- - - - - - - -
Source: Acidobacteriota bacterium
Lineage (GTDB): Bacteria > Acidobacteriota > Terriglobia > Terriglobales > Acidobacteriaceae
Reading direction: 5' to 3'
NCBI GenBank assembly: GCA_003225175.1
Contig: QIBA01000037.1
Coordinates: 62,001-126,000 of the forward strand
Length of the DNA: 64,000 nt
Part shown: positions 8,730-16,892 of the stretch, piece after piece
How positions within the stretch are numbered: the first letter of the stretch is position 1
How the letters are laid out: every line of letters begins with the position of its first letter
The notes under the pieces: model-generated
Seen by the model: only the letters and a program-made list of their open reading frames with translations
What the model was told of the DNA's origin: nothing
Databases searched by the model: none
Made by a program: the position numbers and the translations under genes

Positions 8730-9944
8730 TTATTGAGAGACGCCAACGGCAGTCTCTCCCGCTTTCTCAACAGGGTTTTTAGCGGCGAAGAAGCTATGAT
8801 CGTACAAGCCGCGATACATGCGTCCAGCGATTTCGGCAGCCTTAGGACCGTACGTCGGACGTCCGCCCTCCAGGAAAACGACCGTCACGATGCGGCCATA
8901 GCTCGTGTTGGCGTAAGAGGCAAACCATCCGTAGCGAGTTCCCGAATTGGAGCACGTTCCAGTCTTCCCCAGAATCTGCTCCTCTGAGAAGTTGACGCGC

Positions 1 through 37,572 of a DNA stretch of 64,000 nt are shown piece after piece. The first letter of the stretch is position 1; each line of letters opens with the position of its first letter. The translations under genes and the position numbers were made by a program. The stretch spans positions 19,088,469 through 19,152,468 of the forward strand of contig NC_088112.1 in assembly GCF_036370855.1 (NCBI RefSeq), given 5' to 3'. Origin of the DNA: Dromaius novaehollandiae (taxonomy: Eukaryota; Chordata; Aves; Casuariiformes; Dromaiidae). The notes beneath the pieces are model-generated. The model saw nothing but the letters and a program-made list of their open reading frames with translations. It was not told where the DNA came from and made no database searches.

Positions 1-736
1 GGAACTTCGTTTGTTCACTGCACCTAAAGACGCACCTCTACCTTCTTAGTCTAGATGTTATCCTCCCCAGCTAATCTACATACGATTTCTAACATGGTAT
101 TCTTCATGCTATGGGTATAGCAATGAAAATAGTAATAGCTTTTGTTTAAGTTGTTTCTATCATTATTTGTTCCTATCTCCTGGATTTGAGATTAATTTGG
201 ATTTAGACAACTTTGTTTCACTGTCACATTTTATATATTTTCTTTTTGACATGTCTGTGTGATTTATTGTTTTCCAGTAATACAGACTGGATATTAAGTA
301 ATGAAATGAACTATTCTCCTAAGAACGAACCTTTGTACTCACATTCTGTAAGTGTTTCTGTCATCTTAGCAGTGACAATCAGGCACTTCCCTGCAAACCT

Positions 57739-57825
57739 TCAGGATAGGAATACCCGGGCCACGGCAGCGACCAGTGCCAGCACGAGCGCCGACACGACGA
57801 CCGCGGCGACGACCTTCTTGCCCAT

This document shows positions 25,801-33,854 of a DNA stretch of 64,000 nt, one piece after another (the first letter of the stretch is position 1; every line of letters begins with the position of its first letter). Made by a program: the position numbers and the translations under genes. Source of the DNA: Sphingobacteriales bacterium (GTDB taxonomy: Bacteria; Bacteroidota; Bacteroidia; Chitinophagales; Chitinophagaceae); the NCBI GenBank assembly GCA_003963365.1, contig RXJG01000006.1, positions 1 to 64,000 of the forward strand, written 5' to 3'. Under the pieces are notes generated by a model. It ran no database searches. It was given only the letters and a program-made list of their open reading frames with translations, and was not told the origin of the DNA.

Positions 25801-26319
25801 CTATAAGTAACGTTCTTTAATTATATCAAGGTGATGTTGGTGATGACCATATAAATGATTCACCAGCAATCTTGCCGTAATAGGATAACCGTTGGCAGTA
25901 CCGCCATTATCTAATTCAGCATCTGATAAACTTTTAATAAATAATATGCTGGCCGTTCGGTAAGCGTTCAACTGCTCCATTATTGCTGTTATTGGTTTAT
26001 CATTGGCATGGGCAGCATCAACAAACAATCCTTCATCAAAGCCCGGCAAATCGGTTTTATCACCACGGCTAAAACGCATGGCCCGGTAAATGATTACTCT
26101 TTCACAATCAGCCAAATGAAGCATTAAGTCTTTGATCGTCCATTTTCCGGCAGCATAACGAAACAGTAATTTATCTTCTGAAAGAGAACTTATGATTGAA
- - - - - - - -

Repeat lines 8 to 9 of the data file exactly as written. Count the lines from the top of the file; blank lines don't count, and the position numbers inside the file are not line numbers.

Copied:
Part shown: positions 8,730-16,892 of the stretch, piece after piece
How positions within the stretch are numbered: the first letter of the stretch is position 1